The ousted Maldivian Democratic Party (MDP) has accused the Progressive Party of the Maldives (PPM) of “threatening” and “intimidating” police and army officers to prevent them from testifying at the inquiry commission set up to investigate the February 7 transfer of power.
In an interview to DhiTV on June 30, PPM deputy leader Umar Naseer claimed six high-ranking police and military officers loyal to deposed President Mohamed Nasheed were holding secret meetings with other security officers in a bid to persuade their colleagues to tell the commission that the change of government occurred through a coup d’état.
“We know that these things are being done,” said Naseer. “We are very closely following the actions of these people. All I have to say to these people is that the government has changed, within the boundaries of the law. Hence, stay with this government. Otherwise, change your thinking, and leave your current posts. Don’t force us to take action in these matters”.
The six officers named are Chief Superintendent of Police Mohamed Hameed, Superintendent of Police Adnan Anees, Chief Inspector of Police Mohamed Abdul Samad, Lieutenant Colonel Jihad, Lieutenant Colonel Zubair and Colonel Ziyad. DhiTV also broadcast pictures of the six officers.
In a press release on July 3, MDP Spokesperson Hamid Abdul Gafoor said Naseer’s statements were “thinly veiled threats” to “intimidate potential witnesses before the CoNI.”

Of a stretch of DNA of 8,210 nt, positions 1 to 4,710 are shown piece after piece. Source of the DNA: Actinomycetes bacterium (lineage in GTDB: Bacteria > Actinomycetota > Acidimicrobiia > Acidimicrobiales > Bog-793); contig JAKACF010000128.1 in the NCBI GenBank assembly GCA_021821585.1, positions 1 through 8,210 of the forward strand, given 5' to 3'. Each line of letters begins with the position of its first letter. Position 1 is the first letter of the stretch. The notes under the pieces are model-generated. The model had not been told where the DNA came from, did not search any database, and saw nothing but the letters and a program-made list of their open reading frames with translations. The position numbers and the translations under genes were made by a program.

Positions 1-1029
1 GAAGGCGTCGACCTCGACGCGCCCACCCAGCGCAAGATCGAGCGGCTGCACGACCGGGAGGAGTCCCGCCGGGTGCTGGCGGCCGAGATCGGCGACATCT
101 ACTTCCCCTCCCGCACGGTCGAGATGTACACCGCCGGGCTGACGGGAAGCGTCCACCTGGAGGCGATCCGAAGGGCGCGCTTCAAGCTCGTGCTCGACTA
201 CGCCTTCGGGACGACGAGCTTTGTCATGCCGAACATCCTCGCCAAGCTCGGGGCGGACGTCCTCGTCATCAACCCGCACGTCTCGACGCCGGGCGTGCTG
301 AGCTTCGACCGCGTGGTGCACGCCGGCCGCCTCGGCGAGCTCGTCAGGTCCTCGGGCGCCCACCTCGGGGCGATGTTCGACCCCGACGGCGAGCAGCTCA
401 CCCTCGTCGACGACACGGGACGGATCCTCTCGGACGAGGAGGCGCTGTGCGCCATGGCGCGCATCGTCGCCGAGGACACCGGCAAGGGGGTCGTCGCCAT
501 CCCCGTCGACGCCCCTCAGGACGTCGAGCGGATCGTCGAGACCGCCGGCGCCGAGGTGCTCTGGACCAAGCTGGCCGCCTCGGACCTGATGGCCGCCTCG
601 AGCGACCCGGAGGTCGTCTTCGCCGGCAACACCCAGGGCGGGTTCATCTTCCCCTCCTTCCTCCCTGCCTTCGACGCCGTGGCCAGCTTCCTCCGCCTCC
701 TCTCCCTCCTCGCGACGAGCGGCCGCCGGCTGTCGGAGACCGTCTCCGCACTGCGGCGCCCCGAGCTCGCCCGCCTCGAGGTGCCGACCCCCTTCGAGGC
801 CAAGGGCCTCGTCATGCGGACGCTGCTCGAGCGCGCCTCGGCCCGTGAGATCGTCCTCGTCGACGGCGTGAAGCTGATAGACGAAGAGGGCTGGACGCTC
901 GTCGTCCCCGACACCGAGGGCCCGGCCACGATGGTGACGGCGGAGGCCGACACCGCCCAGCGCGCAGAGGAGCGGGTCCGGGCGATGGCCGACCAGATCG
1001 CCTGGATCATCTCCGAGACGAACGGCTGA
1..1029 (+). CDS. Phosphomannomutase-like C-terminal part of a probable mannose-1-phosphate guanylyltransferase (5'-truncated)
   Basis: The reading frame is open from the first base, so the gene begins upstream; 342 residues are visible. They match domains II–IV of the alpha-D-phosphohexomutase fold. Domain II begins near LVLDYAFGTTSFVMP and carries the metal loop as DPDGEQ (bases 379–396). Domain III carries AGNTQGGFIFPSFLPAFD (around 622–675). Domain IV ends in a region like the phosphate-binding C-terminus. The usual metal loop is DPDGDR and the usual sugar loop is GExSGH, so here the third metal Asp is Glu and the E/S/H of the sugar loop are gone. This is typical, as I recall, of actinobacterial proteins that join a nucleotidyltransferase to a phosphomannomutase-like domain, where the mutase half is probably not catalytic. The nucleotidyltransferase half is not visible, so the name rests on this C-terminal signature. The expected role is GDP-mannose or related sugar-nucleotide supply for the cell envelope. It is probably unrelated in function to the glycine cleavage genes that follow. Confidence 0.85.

The Commission of National Inquiry (CoNI) was set up by President Mohamed Waheed Hassan to assess the circumstances surrounding President Mohamed Nasheed’s resignation. Following international concerns over the commission’s impartiality, Waheed reconstituted CoNI in June to include a foreign judge and a member representing Nasheed.
Nasheed’s former Environment Minister Mohamed Aslam and National Security Advisor Ameen Faisal released a report outlining what the MDP government knew of then-opposition’s plan to topple the government by soliciting “about 500 police officers” to protest in Republic Square – a demonstration that was joined by opposition supporters and led to Nasheed’s resignation “under duress” on February 7. The government described the report as a “terrorist act.”
Chief Superintendent Mohamed Hameed was subsequently arrested, while other police officers who had cooperated with the report were rounded up and detained, and their houses searched.
Police initially denied the allegations of a “witch hunt” and issued a statement accusing the media of “circulating baseless and false reports”. However court warrants for the arrest of Hameed and Staff Sergeant Ahmed Naseer were subsequently leaked.
In DhiTV’s report, Naseer said the six officers were plotting to influence CoNI’s report to reflect Ameen and Aslam’s findings.
“[Loyalist elements] of the police and military have been made well aware of these people, who are trying to ensure that the report of the Commission is in favour of Nasheed, by their own actions, during Nasheed’s regime,”Naseer warned.
“All I have to say to these people is that we have been very closely observing your actions,” he repeated.
Following the reconstitution of CoNI, an additional 244 people have registered to testify at the commission. CoNI is expected to complete its report by the end of August.